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A sold sign is posted outside a home in Springfield, Ill., that's been sold.

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Albert Friedberg is one of Canada's top hedge fund managers. He keeps a low profile, but every quarter, he hosts a conference call for clients where he outlines his investment ideas.

His current call: We're facing the prospect of a severe global recession. In reaction, he's buying gold , U.S. housing stocks, shares in Bank of Ireland and U.S. Treasury securities that offer protection against inflation. On the negative side, he says to sell gold stocks, and sell short the Indian, Brazilian, Australian and Spanish stock markets.

While Mr. Friedberg isn't a household name, he is a market player worth watching. His two flagship funds are each up by more than 20 per cent compounded annually over the past five years, based on an eclectic mix of investments on the long and short side of the commodity, bond, currency and stock markets.

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His eponymous firm, Friedberg Mercantile Group, recently posted his current market views on its website. The posting follows an uncharacteristically weak first-quarter performance for the money manager because bets placed that the European financial crisis would worsen didn't pay off in the quarter ended March 31.

With the recent turmoil in Europe, it looks as if those positions weren't necessarily wrong, just early.

Mr. Friedberg said that he was blindsided by the European Central Bank's decision to offer longer-term financing at concessionary interest rates to weak banks, a liquidity injection that lifted markets in the quarter. Mr. Friedberg said he had thought that the strong influence exerted by the German Bundesbank would have precluded such unconventional monetary policy and it came as "a shock" when the ECB acted.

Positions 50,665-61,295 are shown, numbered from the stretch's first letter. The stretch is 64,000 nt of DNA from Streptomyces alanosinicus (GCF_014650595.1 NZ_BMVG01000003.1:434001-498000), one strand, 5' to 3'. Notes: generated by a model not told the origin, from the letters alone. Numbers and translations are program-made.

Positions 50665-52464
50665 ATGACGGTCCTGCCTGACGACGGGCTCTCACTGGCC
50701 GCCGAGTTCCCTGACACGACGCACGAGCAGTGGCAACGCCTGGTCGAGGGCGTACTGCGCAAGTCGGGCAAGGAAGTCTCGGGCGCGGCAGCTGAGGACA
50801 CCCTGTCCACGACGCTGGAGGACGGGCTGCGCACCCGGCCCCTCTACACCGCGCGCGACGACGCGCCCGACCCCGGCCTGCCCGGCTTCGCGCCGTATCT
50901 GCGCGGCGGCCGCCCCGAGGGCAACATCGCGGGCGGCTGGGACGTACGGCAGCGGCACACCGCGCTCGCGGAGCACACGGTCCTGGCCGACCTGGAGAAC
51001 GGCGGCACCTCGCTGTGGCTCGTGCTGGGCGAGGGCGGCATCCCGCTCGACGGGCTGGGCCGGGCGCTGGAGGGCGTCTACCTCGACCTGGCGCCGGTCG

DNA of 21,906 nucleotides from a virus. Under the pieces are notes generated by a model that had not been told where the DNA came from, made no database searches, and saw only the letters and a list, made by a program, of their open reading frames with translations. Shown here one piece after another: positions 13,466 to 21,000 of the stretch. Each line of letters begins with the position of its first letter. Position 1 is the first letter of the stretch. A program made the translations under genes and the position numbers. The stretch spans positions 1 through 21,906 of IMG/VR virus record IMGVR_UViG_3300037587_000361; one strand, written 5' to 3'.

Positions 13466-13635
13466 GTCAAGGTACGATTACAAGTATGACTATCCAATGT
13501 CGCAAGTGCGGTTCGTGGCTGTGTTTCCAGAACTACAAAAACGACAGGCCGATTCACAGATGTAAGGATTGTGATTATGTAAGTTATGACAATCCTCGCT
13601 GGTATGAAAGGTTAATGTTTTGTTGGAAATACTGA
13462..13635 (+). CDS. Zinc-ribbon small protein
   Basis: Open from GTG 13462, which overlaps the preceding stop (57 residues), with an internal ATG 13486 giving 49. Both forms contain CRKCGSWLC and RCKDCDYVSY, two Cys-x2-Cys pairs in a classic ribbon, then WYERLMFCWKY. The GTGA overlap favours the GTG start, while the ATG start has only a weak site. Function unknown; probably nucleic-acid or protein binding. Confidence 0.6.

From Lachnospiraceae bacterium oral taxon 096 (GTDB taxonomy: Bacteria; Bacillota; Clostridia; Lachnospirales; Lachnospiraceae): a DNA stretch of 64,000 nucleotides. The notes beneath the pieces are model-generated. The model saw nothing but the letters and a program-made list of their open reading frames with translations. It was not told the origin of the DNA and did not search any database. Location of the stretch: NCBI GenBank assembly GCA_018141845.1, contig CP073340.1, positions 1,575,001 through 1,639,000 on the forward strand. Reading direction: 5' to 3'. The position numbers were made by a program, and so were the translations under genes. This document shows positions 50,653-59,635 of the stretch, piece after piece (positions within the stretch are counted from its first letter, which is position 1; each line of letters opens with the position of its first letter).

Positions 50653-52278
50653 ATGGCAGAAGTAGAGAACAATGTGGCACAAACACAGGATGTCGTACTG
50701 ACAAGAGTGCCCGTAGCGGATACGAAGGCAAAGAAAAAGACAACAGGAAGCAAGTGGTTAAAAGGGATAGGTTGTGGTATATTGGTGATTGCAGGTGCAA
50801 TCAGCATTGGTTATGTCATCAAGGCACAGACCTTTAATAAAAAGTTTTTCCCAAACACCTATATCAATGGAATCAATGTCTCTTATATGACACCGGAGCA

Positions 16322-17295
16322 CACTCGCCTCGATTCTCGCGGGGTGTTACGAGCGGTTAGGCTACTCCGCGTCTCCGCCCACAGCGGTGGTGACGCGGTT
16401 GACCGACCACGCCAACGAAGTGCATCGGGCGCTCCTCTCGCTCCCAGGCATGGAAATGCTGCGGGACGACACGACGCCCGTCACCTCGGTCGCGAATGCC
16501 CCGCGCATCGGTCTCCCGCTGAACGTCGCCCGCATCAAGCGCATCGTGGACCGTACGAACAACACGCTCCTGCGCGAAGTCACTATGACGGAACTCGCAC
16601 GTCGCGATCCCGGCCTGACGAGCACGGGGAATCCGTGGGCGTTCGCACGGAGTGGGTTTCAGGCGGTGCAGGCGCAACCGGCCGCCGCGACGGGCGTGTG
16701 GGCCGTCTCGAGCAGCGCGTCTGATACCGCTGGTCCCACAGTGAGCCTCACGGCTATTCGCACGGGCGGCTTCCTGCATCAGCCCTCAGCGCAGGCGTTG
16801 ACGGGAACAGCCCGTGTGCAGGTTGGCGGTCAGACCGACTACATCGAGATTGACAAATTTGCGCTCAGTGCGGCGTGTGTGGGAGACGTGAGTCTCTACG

Except for Germany, "Europe continues to sink into some kind of a depression, yet markets are not reflecting that," he said, and the central bank's actions have only "postponed the day of reckoning."

The investment case for gold is that central banks are printing too much money and keeping interest rates too low, which will benefit the metal over the longer run. Mr. Friedberg had previously invested heavily in gold stocks, but now views the actual metal as a better bet than shares of producers.

The reason for the switch is that institutional investors are preferring to trade bullion-linked ETFs, and consequently gold stocks no longer carry the premium multiples they used to have and are trading at similar valuations to other metal producers. In addition, gold companies carry extra risks due to management actions, depleting deposits and the need for financings.

"If you want to be in gold, you're better off, it's simpler to be in gold itself than be in mining shares," he says.

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Gold has been weak in recent months, but Mr. Friedberg says it is only a correction in a long-term uptrend for the yellow metal.

The bet on U.S. housing stocks is based on a view that it will only be a matter of time before the large overhang of homes from the bubble is absorbed, while low interest rates will be a spur to revive the market. He also thinks that in the period of economic turbulence he foresees, the U.S. stock market will do relatively better than the markets he is shorting.

The Bank of Ireland is a Buffett-like long-term value play, according to Mr. Friedberg. The bank was pummelled by the country's economic crisis but has since cleaned up its book of non-performing loans and has adequate capital.

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